Meet Jess, Danielle and Tony – three people following their passions, busy learning new skills and moving in the direction of their dreams. See what these unique students are doing to create different realities from their imaginations.
Imagine – living and working on a luxury yacht
Danielle de Vere was attracted to photography from an early age. This student has a life that most people could only dream of – she lives and works on a private yacht, The Mary Jean, “one of the finest and most elegant charter yachts of her class,” where she’s been the captain for eight years. “It’s a great life!” this online photography student says. “I am so lucky to see so much of the world, and I want to capture it all with my camera.”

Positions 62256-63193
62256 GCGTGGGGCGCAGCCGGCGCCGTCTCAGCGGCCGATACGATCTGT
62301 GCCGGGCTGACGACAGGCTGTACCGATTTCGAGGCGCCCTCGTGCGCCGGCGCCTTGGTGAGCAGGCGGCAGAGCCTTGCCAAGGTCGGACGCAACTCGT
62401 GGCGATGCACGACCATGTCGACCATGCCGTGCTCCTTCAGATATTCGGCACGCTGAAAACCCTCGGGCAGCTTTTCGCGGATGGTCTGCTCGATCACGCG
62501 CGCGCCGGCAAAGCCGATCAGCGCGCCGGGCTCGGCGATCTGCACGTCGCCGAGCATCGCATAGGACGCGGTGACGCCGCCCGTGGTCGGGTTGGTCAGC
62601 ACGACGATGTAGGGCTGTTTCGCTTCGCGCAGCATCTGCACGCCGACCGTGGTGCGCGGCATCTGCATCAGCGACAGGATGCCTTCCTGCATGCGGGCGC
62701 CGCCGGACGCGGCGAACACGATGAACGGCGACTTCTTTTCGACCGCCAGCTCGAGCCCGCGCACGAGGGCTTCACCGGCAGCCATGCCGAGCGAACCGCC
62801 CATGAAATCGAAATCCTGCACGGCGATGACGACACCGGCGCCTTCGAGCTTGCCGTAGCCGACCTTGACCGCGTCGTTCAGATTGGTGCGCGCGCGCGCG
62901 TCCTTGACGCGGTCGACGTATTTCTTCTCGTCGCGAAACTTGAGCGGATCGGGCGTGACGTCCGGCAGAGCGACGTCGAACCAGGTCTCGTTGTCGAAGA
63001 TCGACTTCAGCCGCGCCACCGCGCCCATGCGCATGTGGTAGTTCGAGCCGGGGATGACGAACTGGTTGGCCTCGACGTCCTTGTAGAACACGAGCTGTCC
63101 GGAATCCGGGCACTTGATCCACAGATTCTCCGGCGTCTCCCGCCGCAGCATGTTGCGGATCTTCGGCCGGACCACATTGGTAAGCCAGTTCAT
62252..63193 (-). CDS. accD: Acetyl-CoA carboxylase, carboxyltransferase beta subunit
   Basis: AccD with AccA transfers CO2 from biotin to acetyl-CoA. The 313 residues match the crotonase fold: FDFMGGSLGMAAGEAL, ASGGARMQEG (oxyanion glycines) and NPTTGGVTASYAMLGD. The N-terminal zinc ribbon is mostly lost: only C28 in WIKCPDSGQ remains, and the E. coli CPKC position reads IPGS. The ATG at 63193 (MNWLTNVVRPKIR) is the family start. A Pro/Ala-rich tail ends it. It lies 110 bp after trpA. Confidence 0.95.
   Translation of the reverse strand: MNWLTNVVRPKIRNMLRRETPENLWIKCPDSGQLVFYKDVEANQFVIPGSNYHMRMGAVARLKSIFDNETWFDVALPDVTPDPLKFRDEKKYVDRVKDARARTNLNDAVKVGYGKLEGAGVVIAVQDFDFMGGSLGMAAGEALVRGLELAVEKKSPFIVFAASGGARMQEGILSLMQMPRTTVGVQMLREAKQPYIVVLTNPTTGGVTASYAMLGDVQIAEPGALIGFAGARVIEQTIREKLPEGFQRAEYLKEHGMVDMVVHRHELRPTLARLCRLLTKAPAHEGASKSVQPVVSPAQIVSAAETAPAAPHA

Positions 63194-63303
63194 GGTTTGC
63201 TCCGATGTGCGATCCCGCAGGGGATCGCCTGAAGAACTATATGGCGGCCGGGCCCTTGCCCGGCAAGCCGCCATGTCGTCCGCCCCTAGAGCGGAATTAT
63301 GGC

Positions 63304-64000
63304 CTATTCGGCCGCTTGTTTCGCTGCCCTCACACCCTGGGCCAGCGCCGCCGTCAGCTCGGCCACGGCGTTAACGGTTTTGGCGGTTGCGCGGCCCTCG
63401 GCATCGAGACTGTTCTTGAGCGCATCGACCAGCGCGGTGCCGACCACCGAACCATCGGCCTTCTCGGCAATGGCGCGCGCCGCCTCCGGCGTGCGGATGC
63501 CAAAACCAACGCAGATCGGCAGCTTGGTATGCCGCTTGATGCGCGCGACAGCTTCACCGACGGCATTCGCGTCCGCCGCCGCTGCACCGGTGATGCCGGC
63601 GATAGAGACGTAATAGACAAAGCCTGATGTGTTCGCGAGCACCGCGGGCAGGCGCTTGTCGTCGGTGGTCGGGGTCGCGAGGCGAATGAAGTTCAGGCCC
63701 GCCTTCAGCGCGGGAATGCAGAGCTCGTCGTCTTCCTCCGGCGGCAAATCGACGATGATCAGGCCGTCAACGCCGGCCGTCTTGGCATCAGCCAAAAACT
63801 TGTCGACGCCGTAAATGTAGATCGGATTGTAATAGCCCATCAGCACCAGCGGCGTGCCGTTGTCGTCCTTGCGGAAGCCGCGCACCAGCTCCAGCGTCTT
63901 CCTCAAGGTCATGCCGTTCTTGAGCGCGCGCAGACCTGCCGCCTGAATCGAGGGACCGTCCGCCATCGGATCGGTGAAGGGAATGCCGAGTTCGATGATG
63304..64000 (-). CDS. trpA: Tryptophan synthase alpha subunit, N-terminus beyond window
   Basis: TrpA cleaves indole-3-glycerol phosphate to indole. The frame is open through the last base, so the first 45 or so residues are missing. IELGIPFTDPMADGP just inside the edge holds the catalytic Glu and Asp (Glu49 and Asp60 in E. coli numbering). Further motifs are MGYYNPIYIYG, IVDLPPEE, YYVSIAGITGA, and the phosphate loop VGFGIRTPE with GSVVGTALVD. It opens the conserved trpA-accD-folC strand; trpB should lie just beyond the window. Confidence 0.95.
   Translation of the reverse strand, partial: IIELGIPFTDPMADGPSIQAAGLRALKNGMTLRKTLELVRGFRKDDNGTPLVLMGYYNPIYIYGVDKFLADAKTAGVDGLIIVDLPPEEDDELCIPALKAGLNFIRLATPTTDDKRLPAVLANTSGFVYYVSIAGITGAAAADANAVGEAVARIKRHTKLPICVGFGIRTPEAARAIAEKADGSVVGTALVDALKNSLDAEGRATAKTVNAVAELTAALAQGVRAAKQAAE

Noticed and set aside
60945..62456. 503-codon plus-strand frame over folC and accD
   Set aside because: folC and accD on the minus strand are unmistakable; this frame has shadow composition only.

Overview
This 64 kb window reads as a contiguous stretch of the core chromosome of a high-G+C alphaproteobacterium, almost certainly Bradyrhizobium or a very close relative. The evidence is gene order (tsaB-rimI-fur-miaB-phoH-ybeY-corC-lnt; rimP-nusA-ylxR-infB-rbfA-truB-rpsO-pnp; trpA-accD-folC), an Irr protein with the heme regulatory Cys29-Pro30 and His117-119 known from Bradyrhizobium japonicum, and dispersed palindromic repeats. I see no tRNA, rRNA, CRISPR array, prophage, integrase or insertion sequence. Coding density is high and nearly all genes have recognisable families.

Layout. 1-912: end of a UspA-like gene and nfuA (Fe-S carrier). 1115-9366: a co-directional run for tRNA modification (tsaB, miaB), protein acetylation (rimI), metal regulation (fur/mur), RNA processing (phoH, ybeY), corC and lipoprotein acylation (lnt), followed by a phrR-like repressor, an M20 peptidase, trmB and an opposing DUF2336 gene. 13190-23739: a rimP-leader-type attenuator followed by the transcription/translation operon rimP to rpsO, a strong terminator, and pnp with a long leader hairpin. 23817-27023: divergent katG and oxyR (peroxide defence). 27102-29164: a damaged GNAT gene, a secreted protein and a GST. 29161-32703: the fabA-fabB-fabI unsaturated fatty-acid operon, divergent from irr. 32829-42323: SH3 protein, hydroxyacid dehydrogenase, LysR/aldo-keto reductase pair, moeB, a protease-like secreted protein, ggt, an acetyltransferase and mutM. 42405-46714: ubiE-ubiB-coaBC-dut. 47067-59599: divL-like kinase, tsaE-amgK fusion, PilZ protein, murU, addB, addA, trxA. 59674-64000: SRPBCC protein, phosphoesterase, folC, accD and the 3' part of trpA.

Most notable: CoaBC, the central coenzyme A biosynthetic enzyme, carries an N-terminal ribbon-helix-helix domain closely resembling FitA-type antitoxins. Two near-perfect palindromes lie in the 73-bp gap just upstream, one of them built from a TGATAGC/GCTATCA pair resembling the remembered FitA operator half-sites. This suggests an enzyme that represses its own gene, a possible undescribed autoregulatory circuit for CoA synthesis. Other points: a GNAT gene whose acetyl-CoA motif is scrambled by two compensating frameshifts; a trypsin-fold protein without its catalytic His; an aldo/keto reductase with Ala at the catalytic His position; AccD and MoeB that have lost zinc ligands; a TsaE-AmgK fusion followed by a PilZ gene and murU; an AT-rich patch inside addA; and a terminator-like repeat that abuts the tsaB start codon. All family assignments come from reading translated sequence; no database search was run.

“My work has taken me all over the globe,” Danielle explains, “to the Pacific, Caribbean, Norway, the Mediterranean, Mexico, the list goes on. But even on my time off I like to try to visit somewhere new.” It would be hard to imagine a better opportunity to take some impressive shots. “I remember getting my first camera when I was about eight. I’ve always loved taking photos; it’s something I want to get better at.”
Doing an online course has been a great way for Danielle to learn new skills while travelling to distant shores. Speaking to us from Greece she talks about how the flexibility of her Certificate IV in Design, Specialising in Photography is vital with “only three days off in the last three months” to get some work done. It’s essential that Danielle can learn whenever and wherever she can, she says.
With such a busy schedule Danielle has a secret to relaxation. She does “just half an hour of yoga a day which leaves me in a much better mood.”